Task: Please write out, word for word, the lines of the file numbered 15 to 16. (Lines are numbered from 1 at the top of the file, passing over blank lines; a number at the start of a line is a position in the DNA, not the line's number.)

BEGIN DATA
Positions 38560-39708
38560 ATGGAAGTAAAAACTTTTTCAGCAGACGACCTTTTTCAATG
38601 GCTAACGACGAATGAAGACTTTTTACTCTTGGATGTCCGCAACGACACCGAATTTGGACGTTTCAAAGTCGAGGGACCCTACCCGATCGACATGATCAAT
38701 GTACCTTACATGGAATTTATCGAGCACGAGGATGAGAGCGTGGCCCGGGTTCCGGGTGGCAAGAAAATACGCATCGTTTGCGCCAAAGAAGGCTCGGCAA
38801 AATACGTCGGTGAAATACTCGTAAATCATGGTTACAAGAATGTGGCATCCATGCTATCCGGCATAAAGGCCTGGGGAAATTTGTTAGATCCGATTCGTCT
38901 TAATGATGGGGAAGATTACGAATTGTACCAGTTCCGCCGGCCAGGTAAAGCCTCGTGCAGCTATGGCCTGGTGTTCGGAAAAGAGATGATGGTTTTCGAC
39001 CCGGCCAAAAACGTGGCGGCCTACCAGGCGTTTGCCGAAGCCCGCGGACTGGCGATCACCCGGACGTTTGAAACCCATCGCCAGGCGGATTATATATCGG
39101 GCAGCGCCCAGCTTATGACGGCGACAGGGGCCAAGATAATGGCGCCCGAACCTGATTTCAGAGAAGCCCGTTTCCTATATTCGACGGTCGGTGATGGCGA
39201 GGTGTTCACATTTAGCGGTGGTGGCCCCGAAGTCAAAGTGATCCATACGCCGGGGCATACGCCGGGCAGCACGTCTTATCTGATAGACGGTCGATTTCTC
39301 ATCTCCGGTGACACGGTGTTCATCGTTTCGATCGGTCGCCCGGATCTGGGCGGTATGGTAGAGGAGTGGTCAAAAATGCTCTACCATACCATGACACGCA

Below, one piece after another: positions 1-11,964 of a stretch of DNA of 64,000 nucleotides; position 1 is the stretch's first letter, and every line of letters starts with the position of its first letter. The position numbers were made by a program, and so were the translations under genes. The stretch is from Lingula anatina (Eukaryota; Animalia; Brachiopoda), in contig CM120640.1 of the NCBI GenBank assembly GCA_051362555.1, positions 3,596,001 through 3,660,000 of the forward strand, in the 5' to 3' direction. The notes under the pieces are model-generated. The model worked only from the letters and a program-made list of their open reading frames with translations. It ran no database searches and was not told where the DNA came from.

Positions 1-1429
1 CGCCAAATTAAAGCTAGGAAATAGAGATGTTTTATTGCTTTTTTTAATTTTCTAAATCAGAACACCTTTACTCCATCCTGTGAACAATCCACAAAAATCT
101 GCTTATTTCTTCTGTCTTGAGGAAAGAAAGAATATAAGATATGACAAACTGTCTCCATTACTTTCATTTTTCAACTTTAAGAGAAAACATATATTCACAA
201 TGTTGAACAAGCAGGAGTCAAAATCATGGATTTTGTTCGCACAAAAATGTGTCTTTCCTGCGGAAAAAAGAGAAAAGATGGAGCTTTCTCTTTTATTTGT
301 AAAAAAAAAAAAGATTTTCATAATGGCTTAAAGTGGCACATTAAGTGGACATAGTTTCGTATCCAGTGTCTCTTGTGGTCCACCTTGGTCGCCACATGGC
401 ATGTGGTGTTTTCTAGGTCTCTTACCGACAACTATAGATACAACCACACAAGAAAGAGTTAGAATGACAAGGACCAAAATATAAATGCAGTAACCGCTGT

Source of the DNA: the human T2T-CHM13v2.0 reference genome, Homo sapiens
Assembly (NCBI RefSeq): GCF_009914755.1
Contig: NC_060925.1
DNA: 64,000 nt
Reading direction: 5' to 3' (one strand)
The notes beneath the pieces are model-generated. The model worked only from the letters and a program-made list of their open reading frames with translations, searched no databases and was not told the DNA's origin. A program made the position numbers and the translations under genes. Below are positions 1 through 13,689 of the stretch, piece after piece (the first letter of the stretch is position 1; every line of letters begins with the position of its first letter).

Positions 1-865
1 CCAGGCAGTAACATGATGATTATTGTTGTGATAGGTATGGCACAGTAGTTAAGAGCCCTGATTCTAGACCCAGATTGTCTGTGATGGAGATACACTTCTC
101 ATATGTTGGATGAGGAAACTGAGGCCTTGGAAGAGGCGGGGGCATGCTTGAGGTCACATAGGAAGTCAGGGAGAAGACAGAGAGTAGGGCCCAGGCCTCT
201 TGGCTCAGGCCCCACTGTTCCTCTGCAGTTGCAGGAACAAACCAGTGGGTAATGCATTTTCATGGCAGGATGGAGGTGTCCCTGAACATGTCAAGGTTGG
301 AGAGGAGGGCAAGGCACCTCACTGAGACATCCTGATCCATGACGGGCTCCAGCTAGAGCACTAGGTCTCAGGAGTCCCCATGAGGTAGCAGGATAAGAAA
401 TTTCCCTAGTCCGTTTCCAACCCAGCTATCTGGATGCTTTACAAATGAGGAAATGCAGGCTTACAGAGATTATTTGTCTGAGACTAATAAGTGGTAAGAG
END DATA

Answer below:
201 TGTTGAACAAGCAGGAGTCAAAATCATGGATTTTGTTCGCACAAAAATGTGTCTTTCCTGCGGAAAAAAGAGAAAAGATGGAGCTTTCTCTTTTATTTGT
301 AAAAAAAAAAAAGATTTTCATAATGGCTTAAAGTGGCACATTAAGTGGACATAGTTTCGTATCCAGTGTCTCTTGTGGTCCACCTTGGTCGCCACATGGC